The joy of being an amateur pianist is that one can play whatever one wants to because one is not in the thrall of concert trends, agents, promoters and the mortgage/rent. Many professional pianists envy this freedom because it puts one in touch with the real reason why music was written – to be played and enjoyed. As a professional, it is important to retain that joy and excitement in the music to avoid concert giving and performing turning into a chore (and the best performers, professional or amateur, will transmit that joy and excitement in their playing).

So go ahead, play what you like. Love your piano and its glorious and hugely varied repertoire. And if you are looking for something a little different to try from contemporary piano repertoire may I suggest the following:

Variations for Judith – a set of variations based on the Chorale ‘Bist du bei mir’ (Stolzel arr. J S Bach) with contributions by Richard Rodney Bennett, Tarik O’Regan, Thalia Myers and Judith Bingham.

A Little Book of Hours – Peter Sculthorpe. Don’t be put off by the description “elementary”. These seemingly simple pieces take care and thought to shape their spare melodies and unusual harmonies.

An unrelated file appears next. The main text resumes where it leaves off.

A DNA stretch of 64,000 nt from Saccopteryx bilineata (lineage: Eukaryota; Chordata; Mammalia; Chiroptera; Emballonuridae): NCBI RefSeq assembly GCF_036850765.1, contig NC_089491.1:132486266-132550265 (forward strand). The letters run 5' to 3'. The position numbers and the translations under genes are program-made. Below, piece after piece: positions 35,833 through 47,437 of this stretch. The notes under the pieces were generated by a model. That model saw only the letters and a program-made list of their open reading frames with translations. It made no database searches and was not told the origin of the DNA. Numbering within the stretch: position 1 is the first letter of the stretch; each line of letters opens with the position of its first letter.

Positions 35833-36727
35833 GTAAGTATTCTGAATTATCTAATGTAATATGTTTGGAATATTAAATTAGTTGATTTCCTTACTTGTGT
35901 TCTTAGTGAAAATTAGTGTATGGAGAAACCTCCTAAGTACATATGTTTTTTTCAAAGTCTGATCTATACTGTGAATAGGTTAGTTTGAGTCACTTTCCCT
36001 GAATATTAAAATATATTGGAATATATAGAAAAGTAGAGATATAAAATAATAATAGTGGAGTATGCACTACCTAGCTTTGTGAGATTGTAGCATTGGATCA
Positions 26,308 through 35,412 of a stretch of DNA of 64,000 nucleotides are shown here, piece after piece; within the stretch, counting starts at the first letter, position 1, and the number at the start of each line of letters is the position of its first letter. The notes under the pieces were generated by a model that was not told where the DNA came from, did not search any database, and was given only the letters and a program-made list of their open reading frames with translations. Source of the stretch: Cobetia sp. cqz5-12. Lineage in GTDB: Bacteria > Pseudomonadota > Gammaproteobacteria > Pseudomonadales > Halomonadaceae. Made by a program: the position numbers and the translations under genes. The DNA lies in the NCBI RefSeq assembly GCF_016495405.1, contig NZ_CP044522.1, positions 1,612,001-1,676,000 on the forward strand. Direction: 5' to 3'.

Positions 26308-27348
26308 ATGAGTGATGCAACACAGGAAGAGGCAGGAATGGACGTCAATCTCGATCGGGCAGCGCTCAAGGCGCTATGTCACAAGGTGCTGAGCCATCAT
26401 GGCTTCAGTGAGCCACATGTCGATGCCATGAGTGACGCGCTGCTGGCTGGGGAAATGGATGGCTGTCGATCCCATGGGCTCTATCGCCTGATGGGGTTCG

The Complete Piano Etudes – Philip Glass. I’ve just discovered these works by the master of American minimalism. Technically and musically challenging and very satisfying to play

Unicorn in Rainbows – Alison Wrenn. A beautiful short work infused with jazz harmonies, lingering chords redolent of Bill Evans, and subtle rhythms.

Please feel free to join this discussion by adding your comments below. Suggestions for repertoire are also very welcome.

Why go on a piano course?

I recently attended another of Penelope Roskell’s weekend piano courses. I have been on so many of these now that I am considered an “old hand”, although I always gain a great deal from each course and I enjoy the opportunity to connect with other pianists and piano teachers and share repertoire.